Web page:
Red Storm architect honored
Sandia emeritus director Bill Camp wins Seymour Cray Computer Engineering Award
When Bill Camp learned by phone last month that he had won the IEEE’s top-of-the-line Seymour Cray Computer Engineering Award, the Sandia emeritus director said that compared with the giants who had won the award in previous years, he felt “like the kid who had snuck into the movie theatre.” However, no one else does.
“This is the top career award in high-performance computing architecture. I’m delighted Bill is receiving this recognition, which is richly deserved,” says Rob Leland, Science and Technology vice president (1000).
Bruce Hendrickson, director of the Center for Computing Research (1400), adds, “This is one of the IEEE's most prestigious awards, and is largely based upon Bill's leadership in the development of Red Storm.”
Red Storm supercomputer was 'crowning achievement
The Red Storm supercomputer — specifically cited in the IEEE announcement as a crowning achievement of Bill’s “visionary leadership” — saved the bacon of the then-foundering Cray Inc., according to its current president and chief executive officer Pete Ungaro.
“Without Red Storm, I wouldn’t be here in front of you today,” Ungaro told a Sandia audience in 2012. The machine went on to serve as intellectual stud to successive generations of the best-selling Cray XT supercomputer line, he says.
“Red Storm is arguably the most successful general-purpose supercomputer in high-end computing,” says Bill, who achieved support for the vision first proposed by himself and Sandia technical adept Jim Tomkins (retired), who provided much of the detailed design work. “Red Storm is over, but its influence is not.”
But there’s much more.
In 1998, Bill led development of Sandia’s Massively Parallel Computing Research Lab, which pioneered using many processors working in concert to solve large problems in science and engineering. In its first five years, the lab won the inaugural Gordon Bell Prize, several international awards, and eight R&D100 Awards — all for pioneering highly scalable applications, algorithms, and methods as well as scalable systems software and hardware. The researchers working in the lab received more than 30 patents in the technique then becoming known as massively parallel-processing. Their achievment included standing up Sandia’s Paragon, the first massively parallel supercomputer to lead the world’s bi-annual Top 500 list in computational speed.
Led development of first teraflop computer
Later, as director of NNSA/DOE’s Accelerated Strategic Computing Initiative, Bill led development of the world’s first teraflop computer, ASCI Red, which led the Top 500 list for an unprecedented three and a half years.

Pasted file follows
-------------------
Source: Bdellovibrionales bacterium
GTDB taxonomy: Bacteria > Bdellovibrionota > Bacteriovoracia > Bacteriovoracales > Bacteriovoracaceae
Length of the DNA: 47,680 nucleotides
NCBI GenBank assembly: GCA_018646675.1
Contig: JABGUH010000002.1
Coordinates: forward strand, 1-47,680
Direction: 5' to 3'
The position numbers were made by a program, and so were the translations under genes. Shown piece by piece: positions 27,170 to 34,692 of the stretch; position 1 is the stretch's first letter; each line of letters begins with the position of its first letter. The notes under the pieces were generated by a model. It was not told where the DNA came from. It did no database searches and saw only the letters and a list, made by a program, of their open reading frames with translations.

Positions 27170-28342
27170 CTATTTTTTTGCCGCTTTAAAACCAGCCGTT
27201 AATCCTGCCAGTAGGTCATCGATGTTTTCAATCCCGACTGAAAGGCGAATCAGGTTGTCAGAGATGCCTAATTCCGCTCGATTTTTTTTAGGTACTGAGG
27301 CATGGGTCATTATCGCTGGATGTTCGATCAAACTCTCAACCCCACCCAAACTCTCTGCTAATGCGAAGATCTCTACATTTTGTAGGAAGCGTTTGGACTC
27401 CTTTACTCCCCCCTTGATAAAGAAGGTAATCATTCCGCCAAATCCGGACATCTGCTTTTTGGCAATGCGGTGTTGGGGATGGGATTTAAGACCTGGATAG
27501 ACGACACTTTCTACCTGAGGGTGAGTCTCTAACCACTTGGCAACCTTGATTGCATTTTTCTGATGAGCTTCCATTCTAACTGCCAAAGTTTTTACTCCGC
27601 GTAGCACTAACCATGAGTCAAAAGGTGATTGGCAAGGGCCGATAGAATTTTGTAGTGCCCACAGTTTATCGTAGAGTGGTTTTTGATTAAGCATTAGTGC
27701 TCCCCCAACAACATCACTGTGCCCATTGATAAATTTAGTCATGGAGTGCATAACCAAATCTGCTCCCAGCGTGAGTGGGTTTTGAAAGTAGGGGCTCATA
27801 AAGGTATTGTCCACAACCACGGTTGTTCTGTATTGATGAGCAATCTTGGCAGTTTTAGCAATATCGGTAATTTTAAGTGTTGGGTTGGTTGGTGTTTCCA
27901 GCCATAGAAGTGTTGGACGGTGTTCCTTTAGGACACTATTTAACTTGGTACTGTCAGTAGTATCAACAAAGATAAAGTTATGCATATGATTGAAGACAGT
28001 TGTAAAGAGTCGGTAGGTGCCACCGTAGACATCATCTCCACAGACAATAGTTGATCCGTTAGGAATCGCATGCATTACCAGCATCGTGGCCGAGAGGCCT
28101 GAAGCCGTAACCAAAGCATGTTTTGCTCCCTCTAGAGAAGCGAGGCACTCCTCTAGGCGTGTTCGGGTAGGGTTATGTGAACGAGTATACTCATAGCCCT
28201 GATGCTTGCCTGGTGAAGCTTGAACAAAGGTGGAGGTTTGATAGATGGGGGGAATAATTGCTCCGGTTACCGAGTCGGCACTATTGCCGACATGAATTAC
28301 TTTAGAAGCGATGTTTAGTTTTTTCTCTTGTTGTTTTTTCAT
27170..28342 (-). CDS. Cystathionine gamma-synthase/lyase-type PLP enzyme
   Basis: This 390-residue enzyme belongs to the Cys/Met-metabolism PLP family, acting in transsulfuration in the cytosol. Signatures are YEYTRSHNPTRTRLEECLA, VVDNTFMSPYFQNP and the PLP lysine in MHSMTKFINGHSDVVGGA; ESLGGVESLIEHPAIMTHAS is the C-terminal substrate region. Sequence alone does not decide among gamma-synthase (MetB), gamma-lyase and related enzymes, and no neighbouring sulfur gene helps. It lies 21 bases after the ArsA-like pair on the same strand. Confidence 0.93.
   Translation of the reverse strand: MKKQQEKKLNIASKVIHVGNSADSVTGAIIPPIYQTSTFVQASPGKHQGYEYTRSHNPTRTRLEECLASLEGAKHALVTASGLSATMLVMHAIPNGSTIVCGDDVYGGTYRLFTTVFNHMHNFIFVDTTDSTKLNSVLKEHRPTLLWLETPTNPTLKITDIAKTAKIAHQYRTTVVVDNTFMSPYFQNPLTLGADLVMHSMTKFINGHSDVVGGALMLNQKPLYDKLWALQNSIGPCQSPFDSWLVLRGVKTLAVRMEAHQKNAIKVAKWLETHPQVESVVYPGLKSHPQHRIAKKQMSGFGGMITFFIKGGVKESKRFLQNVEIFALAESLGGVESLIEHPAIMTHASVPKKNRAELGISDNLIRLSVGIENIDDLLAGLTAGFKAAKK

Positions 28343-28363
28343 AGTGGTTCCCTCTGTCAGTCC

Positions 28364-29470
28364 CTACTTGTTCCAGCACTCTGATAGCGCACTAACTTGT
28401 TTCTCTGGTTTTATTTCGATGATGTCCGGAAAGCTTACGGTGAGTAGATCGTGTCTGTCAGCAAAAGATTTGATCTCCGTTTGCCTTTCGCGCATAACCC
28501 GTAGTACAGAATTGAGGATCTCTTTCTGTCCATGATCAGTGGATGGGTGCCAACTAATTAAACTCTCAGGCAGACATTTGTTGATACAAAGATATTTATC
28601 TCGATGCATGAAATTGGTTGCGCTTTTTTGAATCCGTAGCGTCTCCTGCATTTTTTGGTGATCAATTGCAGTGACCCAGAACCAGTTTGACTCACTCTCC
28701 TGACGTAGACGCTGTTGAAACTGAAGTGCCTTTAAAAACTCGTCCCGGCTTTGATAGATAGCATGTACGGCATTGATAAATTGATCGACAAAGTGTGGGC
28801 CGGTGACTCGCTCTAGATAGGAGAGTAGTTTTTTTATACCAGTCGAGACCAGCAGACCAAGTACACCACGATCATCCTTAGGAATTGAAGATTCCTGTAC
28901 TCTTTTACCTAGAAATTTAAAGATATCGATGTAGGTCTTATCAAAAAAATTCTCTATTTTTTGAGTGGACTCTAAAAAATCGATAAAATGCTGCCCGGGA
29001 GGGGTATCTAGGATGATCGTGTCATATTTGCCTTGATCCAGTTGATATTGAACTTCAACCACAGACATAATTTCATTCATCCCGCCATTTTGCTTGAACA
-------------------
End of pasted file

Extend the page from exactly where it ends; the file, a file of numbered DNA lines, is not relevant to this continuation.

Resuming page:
Bill’s work frequently demonstrated computation to be a major pillar of science and engineering. He co-founded Sandia’s programs in cognitive science and biotechnology. He and several Sandia teams provided computational expertise to Celera Genomics in its successful sequencing of the human genome, and they developed the family of light-weight kernel operating systems — SUNMOS, Cougar, Puma, Catamount, and Kitten — that foreshadowed operating systems in the high-end computing industry. They also created the world’s first Linux cluster-based supercomputer, and produced the first tera-scale cluster-based supercomputing environment (CPlant).
Bill has published more than 60 journal articles in physics, materials, engineering, and computing and made keynote presentations at international conferences. He is a Fellow of the American Physical Society, a member of IEEE, and was co-founder and second chairman of the International Union of Pure and Applied Physics’ International Commission on Computational Physics. He has served on the editorial boards of several journals and is on the editorial board of Concurrency, a software journal. He holds a doctorate from Cornell in theoretical and computational physics.
Currently a consultant at Sandia and other labs, Bill’s recent projects include research on quantum annealing and Ising spin-glass systems as a type of quantum computer, optical interconnects for router-less supercomputing, technical approaches for neuromorphic computing, and intelligent stacked memories for processor-in-memory architectures.
Bill also consults on post-exascale supercomputing ideas beyond CMOS architectures. Exascale requires a degree of computational speed that DOE laboratories are only beginning to attempt.
Asked how he keeps up with so many projects, the retiree says, “I think as well as ever. Just more slowly.”
It’s just not obvious.
About the prize . . . and Seymour Cray
The Seymour Cray prize, widely regarded in the computer engineering community as the IEEE’s top award, consists of a crystal memento, an illuminated certificate, and a $10,000 honorarium, which will be presented to Bill at the SC2016 convention on in Salt Lake City, Utah, on Nov. 15. On Nov. 16 he is scheduled to present an invited talk there.
Seymour Cray enjoyed near-mythical stature for his brilliant innovations that kept his company’s supercomputers the fastest in the world for more than a decade. He died in a car wreck in 1997. The memorial award recognizes design, engineering, and intellectual leadership in creating innovative and successful HPC systems.